Benefits include multi-cloud and multi-source ingestion, event storage for up to seven years to assist with auditing, and SQL-based query detection and analyzation.
Amazon CloudWatch observes and monitors cloud applications both in AWS as well as other cloud environments, providing simplified monitoring and scalability. It offers system-wide visibility through the collection of AWS resource data and permits users to set both automatic responses to changes as well as alarms.
Benefits included end-to-end visibility, integration with over 70 services in AWS, proactive monitoring, and actionable insights.
AWS Web Application Firewall (WAF) protects web applications from common exploits and bots that can compromise your cloud security. It allows you to control or block bot traffic as well as SQL injection, cross-site scripting (XSS) and other common attacks through the creation of custom security rules.
Benefits include web filtering, account takeover protection, and granular control over metrics.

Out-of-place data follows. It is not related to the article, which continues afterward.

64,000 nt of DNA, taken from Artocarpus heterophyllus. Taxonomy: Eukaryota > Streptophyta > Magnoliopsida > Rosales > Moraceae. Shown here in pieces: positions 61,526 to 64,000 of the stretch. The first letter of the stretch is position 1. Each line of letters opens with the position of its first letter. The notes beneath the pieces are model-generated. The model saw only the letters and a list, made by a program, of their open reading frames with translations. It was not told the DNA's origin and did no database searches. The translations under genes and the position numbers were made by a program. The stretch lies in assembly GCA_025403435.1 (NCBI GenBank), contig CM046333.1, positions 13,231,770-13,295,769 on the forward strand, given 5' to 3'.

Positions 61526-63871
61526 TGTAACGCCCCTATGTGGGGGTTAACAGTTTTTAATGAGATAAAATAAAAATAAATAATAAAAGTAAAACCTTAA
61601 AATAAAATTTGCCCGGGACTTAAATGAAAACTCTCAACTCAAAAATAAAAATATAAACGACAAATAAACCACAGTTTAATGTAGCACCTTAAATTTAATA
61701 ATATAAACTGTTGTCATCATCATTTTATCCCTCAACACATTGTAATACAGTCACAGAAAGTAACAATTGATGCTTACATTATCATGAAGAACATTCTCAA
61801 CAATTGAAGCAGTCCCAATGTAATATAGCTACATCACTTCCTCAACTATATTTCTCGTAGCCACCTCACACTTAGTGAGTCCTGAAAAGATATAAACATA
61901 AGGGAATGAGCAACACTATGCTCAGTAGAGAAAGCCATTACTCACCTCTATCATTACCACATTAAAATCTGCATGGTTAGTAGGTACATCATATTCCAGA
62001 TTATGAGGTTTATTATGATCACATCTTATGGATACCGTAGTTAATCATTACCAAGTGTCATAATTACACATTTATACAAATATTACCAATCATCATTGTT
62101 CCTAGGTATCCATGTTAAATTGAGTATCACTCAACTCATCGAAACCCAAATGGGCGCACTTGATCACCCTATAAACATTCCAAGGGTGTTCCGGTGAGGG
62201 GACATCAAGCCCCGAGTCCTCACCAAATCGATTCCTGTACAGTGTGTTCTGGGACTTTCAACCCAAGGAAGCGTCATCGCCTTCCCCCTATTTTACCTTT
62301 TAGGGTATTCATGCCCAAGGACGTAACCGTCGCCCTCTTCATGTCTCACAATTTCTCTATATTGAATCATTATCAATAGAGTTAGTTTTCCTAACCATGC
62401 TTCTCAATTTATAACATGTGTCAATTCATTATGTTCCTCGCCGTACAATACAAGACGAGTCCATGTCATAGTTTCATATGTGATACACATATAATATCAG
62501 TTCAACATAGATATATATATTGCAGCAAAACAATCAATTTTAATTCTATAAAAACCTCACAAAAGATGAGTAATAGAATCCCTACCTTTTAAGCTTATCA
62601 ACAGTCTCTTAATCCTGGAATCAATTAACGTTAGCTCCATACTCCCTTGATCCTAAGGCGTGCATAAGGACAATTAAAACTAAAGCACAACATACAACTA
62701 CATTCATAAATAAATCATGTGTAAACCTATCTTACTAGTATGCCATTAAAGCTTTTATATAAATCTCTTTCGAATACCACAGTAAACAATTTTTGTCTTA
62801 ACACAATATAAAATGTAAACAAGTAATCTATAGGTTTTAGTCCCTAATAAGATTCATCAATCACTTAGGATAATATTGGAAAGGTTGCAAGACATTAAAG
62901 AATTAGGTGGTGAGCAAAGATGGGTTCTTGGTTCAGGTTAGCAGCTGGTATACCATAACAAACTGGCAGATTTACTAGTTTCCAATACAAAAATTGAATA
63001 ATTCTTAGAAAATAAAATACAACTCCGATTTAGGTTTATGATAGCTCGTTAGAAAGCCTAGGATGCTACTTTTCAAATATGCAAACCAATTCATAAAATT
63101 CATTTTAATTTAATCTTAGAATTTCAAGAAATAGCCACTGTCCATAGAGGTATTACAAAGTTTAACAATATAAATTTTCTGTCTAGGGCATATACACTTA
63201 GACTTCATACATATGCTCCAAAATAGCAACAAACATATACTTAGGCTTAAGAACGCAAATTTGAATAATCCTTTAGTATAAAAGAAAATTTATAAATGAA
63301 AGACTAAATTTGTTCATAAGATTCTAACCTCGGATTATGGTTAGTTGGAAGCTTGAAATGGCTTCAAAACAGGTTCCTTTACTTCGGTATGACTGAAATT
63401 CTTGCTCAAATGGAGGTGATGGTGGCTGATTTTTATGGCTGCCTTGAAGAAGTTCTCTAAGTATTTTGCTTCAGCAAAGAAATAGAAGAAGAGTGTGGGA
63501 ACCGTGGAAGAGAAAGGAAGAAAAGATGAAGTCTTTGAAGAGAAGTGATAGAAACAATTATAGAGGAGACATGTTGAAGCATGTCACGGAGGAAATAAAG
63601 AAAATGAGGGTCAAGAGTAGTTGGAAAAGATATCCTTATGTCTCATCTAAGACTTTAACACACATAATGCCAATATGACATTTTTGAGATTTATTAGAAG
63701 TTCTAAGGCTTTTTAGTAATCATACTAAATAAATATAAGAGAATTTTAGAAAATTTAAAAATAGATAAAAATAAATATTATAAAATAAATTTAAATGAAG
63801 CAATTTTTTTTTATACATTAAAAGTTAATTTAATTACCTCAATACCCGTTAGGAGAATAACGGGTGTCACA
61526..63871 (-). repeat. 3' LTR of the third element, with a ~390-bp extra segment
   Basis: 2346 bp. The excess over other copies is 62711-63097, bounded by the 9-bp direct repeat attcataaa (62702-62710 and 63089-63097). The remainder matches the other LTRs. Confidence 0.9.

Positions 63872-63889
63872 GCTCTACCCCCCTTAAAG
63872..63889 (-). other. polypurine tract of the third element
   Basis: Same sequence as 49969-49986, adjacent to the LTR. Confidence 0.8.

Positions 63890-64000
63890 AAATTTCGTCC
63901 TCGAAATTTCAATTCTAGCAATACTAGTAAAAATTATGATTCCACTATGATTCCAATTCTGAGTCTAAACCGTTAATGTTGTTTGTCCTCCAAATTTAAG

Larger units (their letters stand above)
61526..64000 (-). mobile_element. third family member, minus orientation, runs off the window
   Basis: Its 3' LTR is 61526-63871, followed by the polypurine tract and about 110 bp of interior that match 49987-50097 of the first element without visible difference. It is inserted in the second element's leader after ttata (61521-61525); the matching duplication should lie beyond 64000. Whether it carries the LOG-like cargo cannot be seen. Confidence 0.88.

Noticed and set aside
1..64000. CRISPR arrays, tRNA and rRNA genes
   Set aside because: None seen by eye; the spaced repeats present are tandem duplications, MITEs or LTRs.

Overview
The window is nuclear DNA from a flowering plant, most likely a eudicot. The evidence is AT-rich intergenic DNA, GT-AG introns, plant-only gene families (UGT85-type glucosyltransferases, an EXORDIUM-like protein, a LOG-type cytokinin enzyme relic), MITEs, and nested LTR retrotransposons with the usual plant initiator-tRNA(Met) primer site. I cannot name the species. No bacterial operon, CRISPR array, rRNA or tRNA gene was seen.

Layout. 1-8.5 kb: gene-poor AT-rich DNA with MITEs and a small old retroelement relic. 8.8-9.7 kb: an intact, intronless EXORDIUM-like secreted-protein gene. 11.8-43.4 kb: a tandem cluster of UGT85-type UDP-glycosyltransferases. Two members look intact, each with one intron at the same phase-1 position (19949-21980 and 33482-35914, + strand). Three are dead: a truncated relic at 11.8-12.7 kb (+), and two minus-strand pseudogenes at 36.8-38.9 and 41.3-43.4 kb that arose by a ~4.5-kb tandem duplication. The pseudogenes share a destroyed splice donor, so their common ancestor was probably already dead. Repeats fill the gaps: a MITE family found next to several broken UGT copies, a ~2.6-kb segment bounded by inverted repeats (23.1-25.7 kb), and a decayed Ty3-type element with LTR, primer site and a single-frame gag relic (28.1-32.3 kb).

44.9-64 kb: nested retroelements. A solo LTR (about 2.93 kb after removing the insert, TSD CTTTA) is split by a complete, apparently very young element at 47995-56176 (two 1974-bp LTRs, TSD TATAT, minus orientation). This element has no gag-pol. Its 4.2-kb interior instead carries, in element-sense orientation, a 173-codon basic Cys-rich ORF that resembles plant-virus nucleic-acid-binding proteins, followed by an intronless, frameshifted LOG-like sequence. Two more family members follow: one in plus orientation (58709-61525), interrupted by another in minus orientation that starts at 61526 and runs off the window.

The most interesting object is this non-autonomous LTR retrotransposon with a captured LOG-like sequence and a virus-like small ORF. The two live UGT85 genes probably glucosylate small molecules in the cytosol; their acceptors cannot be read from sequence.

How Arctic Wolf Can Help
Arctic Wolf detects and responds to advanced threats that impact your cloud-based applications and data hosted in Amazon Web Services (AWS) infrastructure, and helps you comply with regulatory mandates like PCI, HIPAA, and SOX. Every customer is assigned a dedicated Concierge Security® Team, which provides the security expertise you need to rapidly detect and respond to threats across your on-premises and AWS cloud deployments.
All Arctic Wolf solutions were developed in collaboration with AWS. Our relationship ensures Arctic Wolf technology, processes, and services fully utilize AWS advanced computing, storage, networking, and more. Together, we deliver a fully managed service designed to protect and monitor your essential AWS resources.
- Customizable threat detection logic
- 24×7 Concierge Security access
- Comprehensive AWS coverage
- AWS security posture management
- Host vulnerability scanning
- CIS security controls benchmarking
- Arctic Wolf® Agent for Amazon EC2 visibility
- Detailed weekly reporting
Additional Resources for Security Leaders
Uncover the key concerns and action plans of your cybersecurity colleagues with the State of Cybersecurity 2023 Trends report.
Learn more about the division of responsibilities when it comes to securing the cloud with the Arctic Wolf Guide to the AWS Shared Responsibility Model, and discover How to Secure Cloud Compliance for Small and Mid-Sized Enterprises.